Developing Medical Packaging to Improve Patient Use and Treatment Effectiveness
From this study she also learnt that difficulties in packaging use were not just a result of the packaging material, but also the size and layout of sheets, as well as factors such as the size of tablet being extracted and the distance between tablets. 'In my baseline Japanese study, I investigated the viability of electronic devices to keep information about drug compliance and found these to be quite successful,' she observes. 'The research also recognised that there were no real differences in level of compliance based on gender, age or the number of different drugs being taken.' Sadamoto considers that the results provided real evidence of every day patient pharmaceutical use and identified other issues related to compliance of medication. 'The devices were able to be checked and monitored every day for levels of drug taking and future research will enable better attention to be given to compliance in more feasible ways even without devices.'
The research identified additional challenges, which Sadamoto is now working on. One of these involves supporting patients who have difficulty swallowing. By working with a radiologist, she aims to use information from MRI and X-ray scanning to establish a better understanding of swallowing, ultimately developing gel which supports taking oral tablets. 'This research aims to try to propose better ways for patients with swallowing difficulties and those needing strict drug taking regimes to receive medication,' she says. In addition, the research also aims to develop devising material PTP which can be found with simple X-ray in early stages to understand and prevent swallowing of tablets through accidental press PTP sheet medication where problems with accidental doses are quite common. Sadamoto has seen some promising results from this research. 'When I discovered, with the help of my student, that if we design a powder drug package that is able to be opened with a force of less than 10N then most users are able to open it without difficulty, which was very pleasing,' she highlights. This is simple and understandable evidence which can be used for designing packages by any pharmaceutical company. 'I recently presented the analysis of new design blister package, which was made with a packaging company who needed to understand the usability among the elderly,' she says. 'The idea was very practical for elderly users who tried the package.'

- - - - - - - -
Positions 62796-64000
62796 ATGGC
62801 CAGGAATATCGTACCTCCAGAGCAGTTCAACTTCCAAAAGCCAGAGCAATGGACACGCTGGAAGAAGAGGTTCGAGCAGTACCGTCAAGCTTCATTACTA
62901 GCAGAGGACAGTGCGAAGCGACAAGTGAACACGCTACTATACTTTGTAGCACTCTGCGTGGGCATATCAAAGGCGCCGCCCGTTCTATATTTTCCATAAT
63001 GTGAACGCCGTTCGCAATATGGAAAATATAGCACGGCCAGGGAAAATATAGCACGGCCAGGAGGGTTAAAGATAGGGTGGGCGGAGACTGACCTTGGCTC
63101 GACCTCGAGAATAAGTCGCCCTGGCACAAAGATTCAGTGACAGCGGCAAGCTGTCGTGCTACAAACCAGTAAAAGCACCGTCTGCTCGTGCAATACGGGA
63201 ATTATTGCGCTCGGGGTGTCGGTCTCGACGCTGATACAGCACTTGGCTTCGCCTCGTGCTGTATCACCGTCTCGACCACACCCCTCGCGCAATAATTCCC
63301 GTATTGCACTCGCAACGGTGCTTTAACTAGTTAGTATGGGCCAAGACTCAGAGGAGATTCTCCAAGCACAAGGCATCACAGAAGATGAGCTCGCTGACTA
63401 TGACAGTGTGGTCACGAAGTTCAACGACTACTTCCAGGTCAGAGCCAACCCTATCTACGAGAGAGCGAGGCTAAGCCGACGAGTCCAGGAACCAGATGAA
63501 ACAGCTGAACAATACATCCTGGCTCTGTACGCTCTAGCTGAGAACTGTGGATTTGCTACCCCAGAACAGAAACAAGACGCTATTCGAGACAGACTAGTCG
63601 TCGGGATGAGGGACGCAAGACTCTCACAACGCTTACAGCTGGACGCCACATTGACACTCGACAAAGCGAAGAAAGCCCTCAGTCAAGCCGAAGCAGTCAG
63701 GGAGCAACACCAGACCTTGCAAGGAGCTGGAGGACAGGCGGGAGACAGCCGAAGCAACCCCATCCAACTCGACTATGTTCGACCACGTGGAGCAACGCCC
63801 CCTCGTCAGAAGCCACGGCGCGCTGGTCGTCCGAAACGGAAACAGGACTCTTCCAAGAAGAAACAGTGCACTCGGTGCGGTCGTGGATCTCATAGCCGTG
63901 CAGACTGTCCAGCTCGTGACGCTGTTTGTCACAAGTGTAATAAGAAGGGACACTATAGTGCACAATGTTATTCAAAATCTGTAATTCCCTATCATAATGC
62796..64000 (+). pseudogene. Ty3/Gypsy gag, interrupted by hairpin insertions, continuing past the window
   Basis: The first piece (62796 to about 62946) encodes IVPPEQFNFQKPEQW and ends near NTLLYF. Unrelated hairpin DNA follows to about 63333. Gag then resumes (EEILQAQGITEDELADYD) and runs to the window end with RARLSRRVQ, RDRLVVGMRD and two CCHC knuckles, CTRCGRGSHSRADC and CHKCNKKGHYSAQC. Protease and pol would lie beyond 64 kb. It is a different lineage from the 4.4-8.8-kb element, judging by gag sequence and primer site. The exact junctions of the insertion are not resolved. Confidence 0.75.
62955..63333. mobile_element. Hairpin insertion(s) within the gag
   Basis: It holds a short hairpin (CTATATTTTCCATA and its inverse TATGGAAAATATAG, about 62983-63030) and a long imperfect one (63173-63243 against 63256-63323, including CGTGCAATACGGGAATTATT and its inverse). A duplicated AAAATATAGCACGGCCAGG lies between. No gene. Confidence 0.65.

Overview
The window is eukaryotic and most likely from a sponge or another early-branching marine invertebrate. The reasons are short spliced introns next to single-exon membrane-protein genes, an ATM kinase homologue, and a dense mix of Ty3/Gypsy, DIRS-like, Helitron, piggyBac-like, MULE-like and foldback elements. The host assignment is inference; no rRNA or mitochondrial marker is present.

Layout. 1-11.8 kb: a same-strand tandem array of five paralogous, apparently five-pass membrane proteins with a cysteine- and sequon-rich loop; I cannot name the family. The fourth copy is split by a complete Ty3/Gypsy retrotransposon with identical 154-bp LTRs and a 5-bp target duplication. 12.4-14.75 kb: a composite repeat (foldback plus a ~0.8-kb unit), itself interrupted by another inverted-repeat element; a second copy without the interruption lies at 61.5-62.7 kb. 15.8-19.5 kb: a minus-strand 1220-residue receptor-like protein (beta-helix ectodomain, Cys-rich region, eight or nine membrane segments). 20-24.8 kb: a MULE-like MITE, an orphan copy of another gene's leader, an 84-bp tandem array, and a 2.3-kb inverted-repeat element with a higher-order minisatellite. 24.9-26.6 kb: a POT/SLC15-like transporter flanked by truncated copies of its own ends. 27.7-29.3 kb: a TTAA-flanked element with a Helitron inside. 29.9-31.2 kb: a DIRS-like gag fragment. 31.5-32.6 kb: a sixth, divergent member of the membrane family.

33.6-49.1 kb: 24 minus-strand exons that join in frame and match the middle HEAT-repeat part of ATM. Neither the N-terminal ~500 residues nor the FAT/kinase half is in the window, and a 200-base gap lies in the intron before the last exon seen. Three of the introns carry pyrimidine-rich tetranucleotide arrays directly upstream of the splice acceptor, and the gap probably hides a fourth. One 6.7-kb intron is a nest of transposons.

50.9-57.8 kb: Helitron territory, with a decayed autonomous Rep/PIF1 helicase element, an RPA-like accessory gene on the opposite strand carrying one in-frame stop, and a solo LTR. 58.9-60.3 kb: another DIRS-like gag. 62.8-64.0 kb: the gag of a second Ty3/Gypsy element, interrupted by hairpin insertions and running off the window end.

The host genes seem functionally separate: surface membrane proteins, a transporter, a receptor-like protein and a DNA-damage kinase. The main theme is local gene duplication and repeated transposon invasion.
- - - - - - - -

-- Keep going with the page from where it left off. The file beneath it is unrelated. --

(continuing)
Keywords: ADHERENCE TO MEDICINE REGIME; DESIGN BLISTER PACKAGE; GEL WHICH SUPPORTS TAKING ORAL TABLETS; LOW COMPLIANCE; MATERIAL PTP; OPENING PACKAGING; POWDER DRUG PACKAGE; PRESS THROUGH PACKAGING (PTP) DISPENSING PACKETS; REFUSE TO TAKE MEDICATION; SWALLOWING DIFFICULTIES; VIABILITY OF ELECTRONIC DEVICES TO KEEP INFORMATION ABOUT DRUG COMPLIANCE DIFFICULTY SWALLOWING
Document Type: Research Article
Publication date: December 1, 2018
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